Ben Starr: On your web site you say you long for a healthy relationship that doesn’t constantly cause you pain and it may be you experience some of these things. The pain of constant bickering with your partner about things that never get resolved, feeling alone, a dissatisfied sex life, feeling insecure, you list a whole range of things here and I suppose they’re the types of things that people coming to your office is to seek help with.
Clinton Power: Yeah, absolutely. One of the things I’ve noticed over the last ten years is I think the stigma around relationship counselling, or counselling in general, is slowly changing and I think that’s really positive for Australians in general because in, I think, over the years, people have really been wary of reaching out for help. Sometimes they just believe that if I reach out for help that there’s something wrong with me, or this attitude if I can’t fix my relationship myself, no one can help me. I think people are gradually beginning to realise that there can be a real benefit.
Ben Starr: Relationships, as you say, don’t have to be painful so your business, Clinton Power & Associates works on discovering how to create a great relationship. If people would like to get in contact with you, what’s the best way to do that?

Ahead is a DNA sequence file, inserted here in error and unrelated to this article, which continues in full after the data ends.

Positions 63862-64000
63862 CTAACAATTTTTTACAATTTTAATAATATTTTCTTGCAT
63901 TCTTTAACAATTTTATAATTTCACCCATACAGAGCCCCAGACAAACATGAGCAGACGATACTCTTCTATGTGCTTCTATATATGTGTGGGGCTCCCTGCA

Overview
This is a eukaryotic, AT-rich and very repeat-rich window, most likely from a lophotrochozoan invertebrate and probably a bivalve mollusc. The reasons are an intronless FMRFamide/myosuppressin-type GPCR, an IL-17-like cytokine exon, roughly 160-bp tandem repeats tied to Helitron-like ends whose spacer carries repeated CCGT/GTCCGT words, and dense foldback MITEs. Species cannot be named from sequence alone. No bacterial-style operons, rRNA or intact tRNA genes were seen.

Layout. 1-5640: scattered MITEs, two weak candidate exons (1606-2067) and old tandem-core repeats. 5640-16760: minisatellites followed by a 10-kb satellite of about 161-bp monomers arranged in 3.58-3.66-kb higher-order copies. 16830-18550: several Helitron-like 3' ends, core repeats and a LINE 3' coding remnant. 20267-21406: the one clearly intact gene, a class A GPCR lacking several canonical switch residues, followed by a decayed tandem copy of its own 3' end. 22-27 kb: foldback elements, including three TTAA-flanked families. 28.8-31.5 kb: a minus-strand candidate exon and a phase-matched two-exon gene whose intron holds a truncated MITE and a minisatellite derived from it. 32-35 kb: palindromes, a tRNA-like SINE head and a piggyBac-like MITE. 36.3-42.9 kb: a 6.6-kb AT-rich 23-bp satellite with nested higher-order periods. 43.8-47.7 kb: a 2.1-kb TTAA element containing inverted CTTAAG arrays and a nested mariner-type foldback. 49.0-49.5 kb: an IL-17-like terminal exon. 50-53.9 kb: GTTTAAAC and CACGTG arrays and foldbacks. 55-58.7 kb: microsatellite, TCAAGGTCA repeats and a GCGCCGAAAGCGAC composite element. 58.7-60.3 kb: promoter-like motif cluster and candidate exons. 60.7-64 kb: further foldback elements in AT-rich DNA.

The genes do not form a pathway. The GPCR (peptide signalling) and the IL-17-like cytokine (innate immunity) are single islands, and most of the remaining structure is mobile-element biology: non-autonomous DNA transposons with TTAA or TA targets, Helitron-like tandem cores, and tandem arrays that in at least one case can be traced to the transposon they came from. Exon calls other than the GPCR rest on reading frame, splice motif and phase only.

Clinton Power: The easiest way, Ben, is to go to my web site, which is Clintonpower.com.au.
Ben Starr: Fantastic, well Clinton, thank you for joining us on the Conversation Arena.
Clinton Power: It’s been my pleasure.
Do you need relationship help?
Since 2003, Clinton Power has helped thousands of couples and individuals as a counsellor and psychotherapist in private practice in Sydney and online in Australia. Clinton regularly comments in the media on issues of relationships and has appeared on Channel 7, The Sydney Morning Herald, and ABC Radio. Clinton’s eBook, 31 Days to Build a Better Relationship is available through his website or Amazon. Click here to take Clinton’s relationship checkup quiz to find out how well you know your partner.